United States District Court, D. New Mexico
MEMORANDUM OPINION AND ORDER STAYING CASE AND DENYING
MOTION TO CERTIFY TO NEW MEXICO SUPREME COURT
MATTER comes before the Court upon Defendant's Motion to
Certify Questions to the New Mexico Supreme Court, filed
November 30, 2018 (Doc. 37). Having reviewed
the parties' pleadings and the applicable law, the Court
finds that Defendant's Motion to Certify is not
well-taken and, therefore, is DENIED.
putative class action arises out of a dispute over
“underinsured motorist coverage” in an automobile
policy. NMSA § 66-5-301 (“‘underinsured
motorist' means an operator of a motor vehicle with
respect to the ownership, maintenance or use of which the sum
of the limits of liability under all bodily injury liability
insurance applicable at the time of the accident is less than
the limits of liability under the insured's uninsured
motorist coverage.”). Plaintiff alleges that Defendant
misrepresented to her and similarly situated putative class
members the extent of “underinsured motorist”
coverage when purchased at the minimum amount of $25, 000.
She also alleges that underinsured motorist coverage at the
minimum amount is illusory.
Plaintiff was stopped at a red light on Academy Boulevard in
Albuquerque, New Mexico, the tortfeasor attempted to slip
between her and another stopped car, crashing into both. She
received $25, 000 in compensation for bodily injury from the
tortfeasor's minimum liability policy. Because she
alleges her damages were in excess of $25, 000, she allegedly
sought benefits from her own uninsured and underinsured
motorist coverage from her insurance company, Defendant State
Farm. Her policy with Defendant included the statutory
minimum amount of uninsured and underinsured coverage, $25,
000. Defendant allegedly denied coverage according to the
insurance policy and New Mexico law, because the amount
received from tortfeasor's minimum liability insurance
was offset against Plaintiff's $25, 000 underinsured
policy. See generally Schmick v. State Farm Mut. Auto.
Ins. Co., 103 N.M. 216, 704 P.2d 1092 (N.M. 1985)
(explaining statutory offset in NMSA § 66-5-301).
Defendant claims to have paid under the underinsured motorist
provisions for property damage, but Plaintiff alleged that
Defendant denied underinsured motorist coverage for bodily
are now six other putative class actions in this district
asserting similar claims against various insurers.
Martinez et al. v. Progressive Preferred Insurance
Company, 19-cv-04 (Ritter, J.); Palmer v. State Farm
Mutual Automobile Insurance Company et al., 19-cv-301
(Brack, J.); Bhasker v. Kemper, et al., No.
1:17-cv-00260 (Browning, J.); Thaxton v. GEICO et
al., No. 18-cv-306 MV-KK (Vazquez, J.); Apodaca v.
Young America Insurance Co. et al., No.
1:18-cv-00399-RB-JHR (Brack, J.); Crutcher v. Liberty
Mutual Ins. Co. et al., No. 1:18-cv-00412-JCH-KBM
this motion to certify was being briefed, United States
District Judge Judith Herrera in Crutcher v. Liberty Mut.
Ins. Co. et al., 1:18-cv-412 (JCH/KBM) certified, and
the New Mexico Supreme Court accepted, the following
Under N.M. Stat. Ann. § 66-5-301, is underinsured
motorist coverage on a policy that offers only minimum UM/UIM
limits of $25, 000 per person/$50, 000 per accident illusory
for an insured who sustains more than $25, 000 in damages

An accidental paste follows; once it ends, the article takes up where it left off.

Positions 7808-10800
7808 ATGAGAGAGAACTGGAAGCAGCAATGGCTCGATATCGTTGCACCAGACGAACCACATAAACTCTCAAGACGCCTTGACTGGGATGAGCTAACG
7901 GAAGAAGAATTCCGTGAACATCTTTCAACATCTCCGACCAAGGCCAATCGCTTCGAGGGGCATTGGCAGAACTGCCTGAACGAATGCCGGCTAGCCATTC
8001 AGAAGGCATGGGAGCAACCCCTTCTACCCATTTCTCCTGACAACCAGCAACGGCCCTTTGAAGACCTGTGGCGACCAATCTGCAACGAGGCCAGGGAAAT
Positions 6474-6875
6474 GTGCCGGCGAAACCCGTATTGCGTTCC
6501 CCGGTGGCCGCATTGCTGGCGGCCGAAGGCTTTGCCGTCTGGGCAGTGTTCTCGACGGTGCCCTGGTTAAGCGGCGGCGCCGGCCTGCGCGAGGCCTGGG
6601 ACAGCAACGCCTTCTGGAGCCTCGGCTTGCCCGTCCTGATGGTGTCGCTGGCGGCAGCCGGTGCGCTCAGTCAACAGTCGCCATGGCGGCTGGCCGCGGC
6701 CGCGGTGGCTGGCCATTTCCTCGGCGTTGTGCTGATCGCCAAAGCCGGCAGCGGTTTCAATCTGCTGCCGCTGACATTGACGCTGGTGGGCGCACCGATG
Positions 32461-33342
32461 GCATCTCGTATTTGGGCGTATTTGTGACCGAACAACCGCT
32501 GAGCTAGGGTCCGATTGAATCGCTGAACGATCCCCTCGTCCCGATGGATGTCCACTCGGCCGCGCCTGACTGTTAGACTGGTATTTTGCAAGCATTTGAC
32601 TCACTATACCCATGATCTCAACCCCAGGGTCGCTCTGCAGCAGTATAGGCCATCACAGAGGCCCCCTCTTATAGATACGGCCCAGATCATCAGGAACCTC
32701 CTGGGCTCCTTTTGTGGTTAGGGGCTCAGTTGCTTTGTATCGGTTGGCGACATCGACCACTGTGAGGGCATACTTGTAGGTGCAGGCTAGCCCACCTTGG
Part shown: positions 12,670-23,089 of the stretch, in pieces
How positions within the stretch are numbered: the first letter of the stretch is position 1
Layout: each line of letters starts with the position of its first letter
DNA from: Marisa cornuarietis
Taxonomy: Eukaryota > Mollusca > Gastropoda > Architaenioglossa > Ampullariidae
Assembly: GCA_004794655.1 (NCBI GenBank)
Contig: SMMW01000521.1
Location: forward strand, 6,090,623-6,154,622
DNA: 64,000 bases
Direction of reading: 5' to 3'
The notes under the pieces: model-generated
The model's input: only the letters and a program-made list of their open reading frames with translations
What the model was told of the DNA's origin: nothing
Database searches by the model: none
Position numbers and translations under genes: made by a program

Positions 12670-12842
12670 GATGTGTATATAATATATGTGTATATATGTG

caused by a minimally insured tortfeasor because of the
offset recognized in Schmick v. State Farm Mutual
Automobile Insurance Company, and, if so, may insurers
charge a premium for that non-accessible underinsured
(the “certified question”). Notably, the
certified question is substantially similar to the question
that Defendant originally sought to certify. Doc.
37. Defendant argued that resolution of this
question - whether underinsured motorist coverage offered at
the minimum level is illusory - would likely resolve many of
legal issues in this case. After certification by Judge
Herrera, however, Defendant sought in its reply brief to
certify two supplemental questions:
Is the UIM component of U Coverage illusory or an unfair or
deceptive practice where: (a) the statutory offset required
by Schmick is disclosed in the U Coverage policy
language and (b) the UIM component is not limited to a
comparison of the coverage limits of the insured and the
tortfeasor, but also looks to the amount actually paid to the
insured by the tortfeasor's insurer?
Doc. 45, at 8.
to certify a question of state law to the state supreme court
is within the discretion of the federal court.”
Armijo v. Ex Cam Inc., 843 F.2d 406, 407 (10th
Cir.1988). The New Mexico Supreme Court “may answer a
question of law certified to it by a court of the United
States ... if the answer may be determinative of an issue in
pending litigation in the certifying court and there is no
controlling appellate decision, constitutional provision or
statute of this state.” N.M. Stat. § 39-7-4. A
federal court “will not trouble our sister state courts
every time an arguably unsettled question of state law comes
across our desks. When we see a reasonably clear and
principled course, we will seek to follow it
ourselves.” Pino v. United States, 507 F.3d
1233, 1236 (10th Cir. 2007). A federal court will certify a
question where it “(1) may be determinative of the case
at hand and (2) is sufficiently novel that [the court]
feel[s] uncomfortable attempting to decide it without further
Question certified by Judge Herrera is likely to resolve
substantial issues in this case.
Mexico Supreme Court's answer to Judge Herrera's
certified question is likely to resolve substantial issues in
this case and provide a clear and principled course for this
Court to ...